Skip to main content

Energy News Network:

A decade-long shift from coal to wind power is helping to stabilize rates for Minnesota’s largest generation and transmission cooperative.

Great River Energy isn’t alone among consumer-owned utilities forgoing rate increases for 2022, but the power wholesaler is unique in the region for crediting its clean energy transition for leveling off its prices.

“Wholesale rate stability is incredibly important to our member systems in greater Minnesota that are seeing sharp increases in other costs,” Great River Energy President and CEO David Saggau said. The utility sells power to 28 local utilities, 20 of which will see declining rates this year.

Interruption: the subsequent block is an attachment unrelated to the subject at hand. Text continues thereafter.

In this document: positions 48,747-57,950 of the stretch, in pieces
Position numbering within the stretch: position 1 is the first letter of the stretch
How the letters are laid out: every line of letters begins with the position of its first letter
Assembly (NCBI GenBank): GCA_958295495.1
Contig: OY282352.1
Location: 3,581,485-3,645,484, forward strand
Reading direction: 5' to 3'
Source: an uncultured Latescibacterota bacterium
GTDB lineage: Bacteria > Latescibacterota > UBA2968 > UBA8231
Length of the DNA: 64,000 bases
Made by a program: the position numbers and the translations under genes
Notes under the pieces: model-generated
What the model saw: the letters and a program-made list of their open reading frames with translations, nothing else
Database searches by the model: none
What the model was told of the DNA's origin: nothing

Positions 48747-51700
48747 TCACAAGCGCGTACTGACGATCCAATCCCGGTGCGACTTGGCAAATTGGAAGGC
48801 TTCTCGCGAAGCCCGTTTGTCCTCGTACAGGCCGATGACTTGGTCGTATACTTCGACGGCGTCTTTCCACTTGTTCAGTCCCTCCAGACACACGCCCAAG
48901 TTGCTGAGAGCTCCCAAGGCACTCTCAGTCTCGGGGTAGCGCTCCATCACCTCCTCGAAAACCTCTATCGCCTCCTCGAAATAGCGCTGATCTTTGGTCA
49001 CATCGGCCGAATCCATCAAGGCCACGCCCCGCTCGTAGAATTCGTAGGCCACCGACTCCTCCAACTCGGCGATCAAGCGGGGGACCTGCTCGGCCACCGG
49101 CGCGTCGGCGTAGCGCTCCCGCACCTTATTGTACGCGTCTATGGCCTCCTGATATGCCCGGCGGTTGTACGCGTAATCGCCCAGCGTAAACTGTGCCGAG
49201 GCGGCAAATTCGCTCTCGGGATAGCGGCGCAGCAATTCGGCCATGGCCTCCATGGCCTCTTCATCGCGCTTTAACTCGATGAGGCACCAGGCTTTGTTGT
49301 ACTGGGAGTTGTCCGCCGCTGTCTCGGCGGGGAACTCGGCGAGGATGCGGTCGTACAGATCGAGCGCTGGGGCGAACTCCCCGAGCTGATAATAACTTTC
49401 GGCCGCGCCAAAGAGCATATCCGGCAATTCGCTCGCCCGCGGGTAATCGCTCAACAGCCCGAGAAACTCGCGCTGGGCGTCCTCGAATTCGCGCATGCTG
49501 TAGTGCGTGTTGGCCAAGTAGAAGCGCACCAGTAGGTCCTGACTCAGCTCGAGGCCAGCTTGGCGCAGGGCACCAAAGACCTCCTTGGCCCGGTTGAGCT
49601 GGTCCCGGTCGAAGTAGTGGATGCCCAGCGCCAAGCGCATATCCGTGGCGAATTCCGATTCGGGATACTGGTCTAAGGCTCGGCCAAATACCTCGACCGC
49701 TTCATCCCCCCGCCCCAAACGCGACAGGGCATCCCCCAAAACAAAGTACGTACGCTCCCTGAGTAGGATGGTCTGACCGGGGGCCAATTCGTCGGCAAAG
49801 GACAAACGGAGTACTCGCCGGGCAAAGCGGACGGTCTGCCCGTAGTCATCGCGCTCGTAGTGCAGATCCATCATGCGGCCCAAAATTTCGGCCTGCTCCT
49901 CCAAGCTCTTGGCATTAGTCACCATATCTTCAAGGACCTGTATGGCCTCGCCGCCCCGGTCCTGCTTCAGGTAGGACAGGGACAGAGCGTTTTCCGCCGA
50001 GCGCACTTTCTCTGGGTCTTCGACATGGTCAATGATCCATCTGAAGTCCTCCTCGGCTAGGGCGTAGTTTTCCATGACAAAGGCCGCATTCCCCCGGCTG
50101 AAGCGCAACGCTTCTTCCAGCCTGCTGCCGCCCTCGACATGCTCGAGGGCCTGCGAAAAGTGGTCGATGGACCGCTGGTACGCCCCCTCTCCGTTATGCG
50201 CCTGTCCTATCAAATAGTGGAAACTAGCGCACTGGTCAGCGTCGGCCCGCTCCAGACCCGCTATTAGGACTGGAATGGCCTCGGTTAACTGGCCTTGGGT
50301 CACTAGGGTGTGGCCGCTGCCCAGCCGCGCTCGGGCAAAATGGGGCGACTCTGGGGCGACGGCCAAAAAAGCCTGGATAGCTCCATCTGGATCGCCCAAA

Although Minnesota’s investor-owned utilities have sought rate increases, University of Minnesota associate professor Gabe Chan warns comparing them to generation and transmission cooperatives is challenging because they operate on different business models. Clean energy, he said, has been good for all utilities. 

“I’ve got a bunch of studies showing that clean energy is keeping the energy costs low, and more wind and solar are just going to keep those energy costs lower and lower,” Chan said.

Great River Energy has been able to take advantage of low-cost wind energy contracts to lower power supply costs, a common strategy among utilities in the Midcontinent Independent System Operator market, he said. A significant demand management program the utility operates also helps drive down costs during times of day when electricity use is high, Chan said.

[Frank Jossi]

More: A Minnesota co-op credits clean energy transition for stabilizing wholesale rates

Join our newsletter

Keep up to date with all the latest from IEEFA